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Building a recruitment database for asthma trials: a conceptual framework for the creation of the UK Database of Asthma Research Volunteers

  • Bright I. Nwaru1, 2,
  • Ireneous N. Soyiri1,
  • Colin R. Simpson1,
  • Chris Griffiths3 and
  • Aziz Sheikh1Email author
Trials201617:264

https://doi.org/10.1186/s13063-016-1381-6

Received: 31 October 2015

Accepted: 3 May 2016

Published: 26 May 2016

Abstract

Background

Randomised clinical trials are the ‘gold standard’ for evaluating the effectiveness of healthcare interventions. However, successful recruitment of participants remains a key challenge for many trialists. In this paper, we present a conceptual framework for creating a digital, population-based database for the recruitment of asthma patients into future asthma trials in the UK. Having set up the database, the goal is to then make it available to support investigators planning asthma clinical trials.

Methods

The UK Database of Asthma Research Volunteers will comprise a web-based front-end that interactively allows participant registration, and a back-end that houses the database containing participants’ key relevant data. The database will be hosted and maintained at a secure server at the Asthma UK Centre for Applied Research based at The University of Edinburgh. Using a range of invitation strategies, key demographic and clinical data will be collected from those pre-consenting to consider participation in clinical trials. These data will, with consent, in due course, be linkable to other healthcare, social, economic, and genetic datasets. To use the database, asthma investigators will send their eligibility criteria for participant recruitment; eligible participants will then be informed about the new trial and asked if they wish to participate. A steering committee will oversee the running of the database, including approval of usage access. Novel communication strategies will be utilised to engage participants who are recruited into the database in order to avoid attrition as a result of waiting time to participation in a suitable trial, and to minimise the risk of their being approached when already enrolled in a trial.

Results

The value of this database will be whether it proves useful and usable to researchers in facilitating recruitment into clinical trials on asthma and whether patient privacy and data security are protected in meeting this aim.

Conclusions

Successful recruitment is fundamental to the success of a clinical trial. The UK Database of Asthma Research Volunteers, the first of its kind in the context of asthma, presents a novel approach to overcoming recruitment barriers and will facilitate the catalysing of important clinical trials on asthma in the UK.

Keywords

Asthma Clinical trials Electronic health records Data linkage Recruitment database

Background

Randomised clinical trials are the ‘gold standard’ for evaluating the effectiveness of interventions in reaching medical and policy decisions [1, 2]. Often clinical trials run into difficulties, with slow or inadequate recruitment of participants being a particularly common reason for trials failing to deliver [39]. In the UK, only 55 % of trials funded by the National Institute of Health Research Health Technology Assessment (NIHR HTA) and the Medical Research Council achieved their original recruitment target on time, whilst 45 % received an extension of time to recruit [4, 6]. This trend shows no sign of improvement over time [4].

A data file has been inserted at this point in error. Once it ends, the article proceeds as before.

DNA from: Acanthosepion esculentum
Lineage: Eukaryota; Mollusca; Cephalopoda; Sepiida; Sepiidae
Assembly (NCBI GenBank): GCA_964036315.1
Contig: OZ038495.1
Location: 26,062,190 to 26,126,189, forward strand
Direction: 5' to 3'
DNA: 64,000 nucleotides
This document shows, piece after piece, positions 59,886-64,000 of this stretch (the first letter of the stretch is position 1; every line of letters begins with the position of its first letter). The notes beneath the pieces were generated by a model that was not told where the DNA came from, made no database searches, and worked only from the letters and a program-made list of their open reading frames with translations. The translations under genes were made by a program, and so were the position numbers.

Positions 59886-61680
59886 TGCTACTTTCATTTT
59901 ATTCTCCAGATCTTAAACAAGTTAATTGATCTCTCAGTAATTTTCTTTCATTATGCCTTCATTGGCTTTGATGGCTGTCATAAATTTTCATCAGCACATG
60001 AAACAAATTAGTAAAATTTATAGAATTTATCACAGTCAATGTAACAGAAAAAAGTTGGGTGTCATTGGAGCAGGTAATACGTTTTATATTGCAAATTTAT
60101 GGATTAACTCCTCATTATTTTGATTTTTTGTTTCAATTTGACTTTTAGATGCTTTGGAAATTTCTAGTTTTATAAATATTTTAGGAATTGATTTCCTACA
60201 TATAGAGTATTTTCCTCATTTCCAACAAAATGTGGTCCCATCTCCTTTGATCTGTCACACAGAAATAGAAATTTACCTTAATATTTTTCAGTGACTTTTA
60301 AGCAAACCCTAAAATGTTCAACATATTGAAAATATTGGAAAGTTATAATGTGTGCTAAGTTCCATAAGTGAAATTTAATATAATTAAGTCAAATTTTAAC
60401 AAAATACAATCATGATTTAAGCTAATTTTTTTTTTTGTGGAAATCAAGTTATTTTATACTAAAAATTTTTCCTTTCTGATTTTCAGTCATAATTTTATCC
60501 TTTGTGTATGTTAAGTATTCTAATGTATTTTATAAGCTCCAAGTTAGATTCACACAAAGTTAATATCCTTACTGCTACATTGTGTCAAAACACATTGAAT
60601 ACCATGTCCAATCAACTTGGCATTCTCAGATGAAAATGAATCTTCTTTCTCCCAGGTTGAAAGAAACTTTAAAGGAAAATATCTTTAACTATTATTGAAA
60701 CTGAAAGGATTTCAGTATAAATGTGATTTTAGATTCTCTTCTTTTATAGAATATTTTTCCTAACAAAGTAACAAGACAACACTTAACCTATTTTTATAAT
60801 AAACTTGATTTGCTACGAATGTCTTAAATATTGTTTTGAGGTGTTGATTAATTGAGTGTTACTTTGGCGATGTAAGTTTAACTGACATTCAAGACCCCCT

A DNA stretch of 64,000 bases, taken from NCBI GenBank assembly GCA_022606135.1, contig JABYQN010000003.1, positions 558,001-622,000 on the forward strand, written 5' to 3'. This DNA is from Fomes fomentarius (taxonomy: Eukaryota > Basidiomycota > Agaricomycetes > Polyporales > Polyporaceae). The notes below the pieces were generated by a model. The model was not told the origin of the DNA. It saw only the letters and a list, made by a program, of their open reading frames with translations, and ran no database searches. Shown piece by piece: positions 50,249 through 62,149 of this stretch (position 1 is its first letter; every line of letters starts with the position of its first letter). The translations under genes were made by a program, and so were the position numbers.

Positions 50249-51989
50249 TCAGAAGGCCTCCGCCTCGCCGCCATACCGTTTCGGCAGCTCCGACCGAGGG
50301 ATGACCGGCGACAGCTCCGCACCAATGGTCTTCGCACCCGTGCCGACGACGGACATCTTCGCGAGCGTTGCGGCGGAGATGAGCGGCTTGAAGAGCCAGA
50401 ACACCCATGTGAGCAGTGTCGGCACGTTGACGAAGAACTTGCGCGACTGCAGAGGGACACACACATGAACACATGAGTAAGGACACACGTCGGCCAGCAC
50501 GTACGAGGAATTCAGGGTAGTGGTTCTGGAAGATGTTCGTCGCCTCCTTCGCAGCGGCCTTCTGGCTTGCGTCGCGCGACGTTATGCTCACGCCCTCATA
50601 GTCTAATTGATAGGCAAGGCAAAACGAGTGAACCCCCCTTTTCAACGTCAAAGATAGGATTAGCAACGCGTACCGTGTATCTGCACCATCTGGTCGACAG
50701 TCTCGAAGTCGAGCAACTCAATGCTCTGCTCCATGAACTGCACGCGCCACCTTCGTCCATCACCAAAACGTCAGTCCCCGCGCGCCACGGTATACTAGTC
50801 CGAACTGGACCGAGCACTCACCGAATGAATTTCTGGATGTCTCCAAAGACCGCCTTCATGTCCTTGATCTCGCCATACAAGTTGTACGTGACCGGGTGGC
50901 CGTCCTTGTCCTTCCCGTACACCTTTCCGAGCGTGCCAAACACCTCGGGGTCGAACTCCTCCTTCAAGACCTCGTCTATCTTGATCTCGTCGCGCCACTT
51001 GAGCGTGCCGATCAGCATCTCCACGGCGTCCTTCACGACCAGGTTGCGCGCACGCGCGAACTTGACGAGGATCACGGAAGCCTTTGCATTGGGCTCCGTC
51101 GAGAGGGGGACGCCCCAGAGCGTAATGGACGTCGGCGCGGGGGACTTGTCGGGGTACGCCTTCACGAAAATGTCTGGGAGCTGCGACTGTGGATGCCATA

Recruitment is an important measure by which the overall success of a trial may be gauged [6, 9]. Poor recruitment gives rise to underpowered studies or leads to extension of overall time lines for the completion of trials, often incurring additional costs and compromising the relevance of findings [7, 9]. Strategies to improve recruitment into trials include telephone reminders, opt-out procedures, and open designs, but their impact on enhanced recruitment appears to be marginal [5, 8, 9].

There is growing interest in the potential of routine healthcare data, particularly electronic health records (EHRs), to enhance the efficiency of conducting clinical trials [1014]. The feasibility and success of utilising stand-alone or linked routine datasets in conducting trials has been evaluated, and clearly evidence points in the direction of improved recruitment and conduct of clinical trials [1014]. With respect to participant recruitment, EHRs have been used for point-of-care enrolment and randomisation, with clinicians employing opportunistic patient recruitment strategies during consultation or using information systems such as flagging or care-scheduling pop-ups [13, 15]. Whilst most clinicians are, in principle, generally in favour of becoming involved in recruiting patients into trials, actual involvement can be complex and time-consuming for often already over-stretched frontline clinical staff [4, 6, 8, 16, 17]. Time constraints, impact on clinician-patient relationship, and added workload to already busy schedules constitute other considerations that may hinder clinicians’ involvement in patient recruitment (Fig. 1) [4, 6, 8, 16, 17]. This results in patients seldom being invited to participate, even though research suggests that many patients are willing to be recruited into trials [8, 16]. There is, therefore, a need to find novel approaches that do not add to the workload of clinician gatekeepers by approaching patients directly with a view to offering them the opportunity to participate in clinical trials [16].